The Appeal of Mountain Biking

Updated: Jan 31, 2018



Although mountain biking has good popularity, it still has significantly less participation than road cycling. To get where it should be, the growth our sport needs to continue. With bigger numbers comes a bigger market: more people buying more products, thereby driving prices down while increasing the research and development of new products. This makes it better for everyone involved. Not only this, but in big numbers, our collective voice yields more power with land managers and government agencies. We are far more likely to influence decisions regarding our access to trails. Lastly, more people riding equates to more people to ride with. Having plenty of friends involved in the sport is always a welcome thing.

Some may say that they don’t want to see their favorite riding place become too crowded. The fact is for most parks of significant size; the further you get from the trail head the less likely you are to see other riders. There is so much land out there that this sport could grow many times over and it still wouldn’t be a problem.


Granted, mountain biking isn’t for everyone, but it still has the ability to hook a lot of people. Who exactly would most likely want to give it a try? What types of people would want to throw their leg over a big wheeled bike and ride it through a forest? Due to its physical, athletic nature, it’s often someone that’s already leading an active life. Participants in any of the following activities are likely candidates. If you know anybody that fits these examples, try inviting them to go for a ride with you. Who know, you just might create a new mountain biker.


Road Bikers

Road bikers have the cardiovascular endurance for long rides and the leg strength and stamina for hill climbing. Both will be a great benefit, but mountain biking requires greater bike handling skills. They’ll find that the dynamic interaction between themselves and the bike is highly beneficial for coordination and balance. Many road cyclists have been curious to find out what they’re missing and have subsequently given mountain biking a try. It’s now common to find people that enjoy both types of cycling.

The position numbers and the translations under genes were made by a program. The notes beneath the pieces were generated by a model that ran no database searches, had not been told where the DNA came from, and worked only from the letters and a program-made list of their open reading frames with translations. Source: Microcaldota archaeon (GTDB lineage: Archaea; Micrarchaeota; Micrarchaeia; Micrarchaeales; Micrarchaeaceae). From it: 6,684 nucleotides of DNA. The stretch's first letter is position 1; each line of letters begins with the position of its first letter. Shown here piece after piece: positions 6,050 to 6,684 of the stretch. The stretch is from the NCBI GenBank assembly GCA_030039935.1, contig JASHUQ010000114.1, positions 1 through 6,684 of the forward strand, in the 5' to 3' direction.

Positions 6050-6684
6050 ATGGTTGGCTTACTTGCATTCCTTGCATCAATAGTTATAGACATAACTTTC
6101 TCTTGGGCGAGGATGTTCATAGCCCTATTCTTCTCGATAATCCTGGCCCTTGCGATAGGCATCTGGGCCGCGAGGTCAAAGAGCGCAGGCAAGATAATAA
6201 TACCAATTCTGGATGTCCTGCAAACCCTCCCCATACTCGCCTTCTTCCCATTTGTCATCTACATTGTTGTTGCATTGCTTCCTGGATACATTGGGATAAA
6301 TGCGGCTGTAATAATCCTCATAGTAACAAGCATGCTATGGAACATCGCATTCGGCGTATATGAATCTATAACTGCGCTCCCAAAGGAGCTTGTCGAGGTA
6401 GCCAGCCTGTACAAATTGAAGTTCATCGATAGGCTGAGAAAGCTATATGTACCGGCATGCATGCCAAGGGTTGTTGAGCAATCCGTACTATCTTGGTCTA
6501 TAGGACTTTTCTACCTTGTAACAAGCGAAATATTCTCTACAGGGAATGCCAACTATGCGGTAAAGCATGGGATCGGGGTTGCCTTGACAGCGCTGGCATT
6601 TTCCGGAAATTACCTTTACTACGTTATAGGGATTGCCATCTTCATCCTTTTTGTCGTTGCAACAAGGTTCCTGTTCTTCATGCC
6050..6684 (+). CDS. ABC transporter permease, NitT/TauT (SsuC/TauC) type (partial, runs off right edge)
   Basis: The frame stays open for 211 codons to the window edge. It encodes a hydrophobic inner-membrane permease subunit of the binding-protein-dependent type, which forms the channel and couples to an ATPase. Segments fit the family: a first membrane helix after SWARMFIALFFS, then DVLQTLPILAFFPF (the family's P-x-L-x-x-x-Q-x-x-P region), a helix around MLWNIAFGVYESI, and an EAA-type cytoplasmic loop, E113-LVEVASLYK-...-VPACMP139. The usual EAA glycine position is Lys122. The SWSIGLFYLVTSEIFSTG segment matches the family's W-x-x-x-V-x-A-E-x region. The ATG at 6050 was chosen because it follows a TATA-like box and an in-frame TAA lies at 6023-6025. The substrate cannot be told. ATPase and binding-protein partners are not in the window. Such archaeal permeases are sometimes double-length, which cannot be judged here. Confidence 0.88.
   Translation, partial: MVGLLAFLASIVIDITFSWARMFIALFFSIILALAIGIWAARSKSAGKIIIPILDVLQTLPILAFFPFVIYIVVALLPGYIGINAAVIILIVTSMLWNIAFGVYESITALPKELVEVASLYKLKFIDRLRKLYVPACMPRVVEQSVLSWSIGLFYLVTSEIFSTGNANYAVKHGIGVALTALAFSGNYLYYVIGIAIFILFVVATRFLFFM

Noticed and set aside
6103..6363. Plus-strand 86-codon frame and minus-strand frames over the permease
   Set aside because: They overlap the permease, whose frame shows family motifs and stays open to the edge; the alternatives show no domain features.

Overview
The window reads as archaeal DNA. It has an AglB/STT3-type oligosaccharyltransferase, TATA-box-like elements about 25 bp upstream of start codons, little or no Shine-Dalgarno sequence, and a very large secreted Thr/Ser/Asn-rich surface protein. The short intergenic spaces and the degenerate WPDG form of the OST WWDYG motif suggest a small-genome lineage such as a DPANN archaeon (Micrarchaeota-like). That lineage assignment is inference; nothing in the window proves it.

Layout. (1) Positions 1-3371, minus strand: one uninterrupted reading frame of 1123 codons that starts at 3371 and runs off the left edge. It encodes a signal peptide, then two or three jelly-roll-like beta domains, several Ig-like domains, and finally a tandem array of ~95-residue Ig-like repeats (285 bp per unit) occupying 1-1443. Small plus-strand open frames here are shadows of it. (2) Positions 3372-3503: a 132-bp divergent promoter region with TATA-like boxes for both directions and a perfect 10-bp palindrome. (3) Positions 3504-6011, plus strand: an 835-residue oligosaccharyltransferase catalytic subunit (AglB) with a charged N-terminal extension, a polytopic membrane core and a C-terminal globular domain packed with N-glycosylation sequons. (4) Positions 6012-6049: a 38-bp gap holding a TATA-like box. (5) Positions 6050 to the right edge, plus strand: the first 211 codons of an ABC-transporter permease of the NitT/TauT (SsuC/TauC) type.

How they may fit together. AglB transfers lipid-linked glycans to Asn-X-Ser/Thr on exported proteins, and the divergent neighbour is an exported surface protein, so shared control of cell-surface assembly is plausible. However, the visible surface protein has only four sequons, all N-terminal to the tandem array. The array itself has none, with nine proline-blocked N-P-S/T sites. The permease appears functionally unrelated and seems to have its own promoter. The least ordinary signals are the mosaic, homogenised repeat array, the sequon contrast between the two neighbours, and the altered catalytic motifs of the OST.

BMX

Participants of this sport enjoy racing and freestyle tricks. These skills will transfer very nicely over to mountain biking. Many great BMX riders have switched to downhill and freeride/slopestyle mountain biking and have ended up excelling in those disciplines of the sport. It’s a natural progression.


Hikers and Trail Runners

They’ve seen mountain bikers on the trails and there’s a good chance they’ve thought: “That looks like fun but it also looks like a lot of work.” Well, rolling down a trail is a lot of fun, and you’ll see more nature in a given amount of time, but how much work it involves all depends on how much hill climbing there is at the chosen trails.


Joggers and Runners

They typically have a high fitness level and good endurance. They’re used to pushing their

bodies harder to achieve goals. These are athletes that can definitely find benefits from cross training in different disciplines. On top of that, rolling along is a lot of fun.


Motocross

Moto riders will benefit from mountain biking by sharpening their bike handling skills while getting exercise. Both activities have similar characteristics and require similar strategies, but mountain biking will also improve leg strength and cardiovascular performance. This fact is recognized by professional motocross riders, most of who now train on mountain bikes.

Other Activities

Those who like outdoor recreational activities such as rock climbing, skiing, snowboarding, surfing, kiteboarding, water skiing, wakeboarding, etc., will probably also enjoy mountain biking. They’re the type that enjoys being outdoors and away from the city, participating in activities that are fun and physical.


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Paul Molenberg lives in the San Francisco Bay Area. He has had a lifelong commitment to fitness and sport activities, including almost two decades of mountain biking a diverse range of trails throughout the United States and some of Canada. The coastal redwood trails of Northern California, Lake Tahoe’s epic rim trail, the slopes of Maui’s Mt. Haleakala, the downhill and cross-country trails in Park City, Utah, and the black diamond trails of North Carolina’s Pisgah Forest are just a few of the challenges Paul has taken on and conquered. He has now leveraged his experience to create a comprehensive book on the sport of mountain biking.

 

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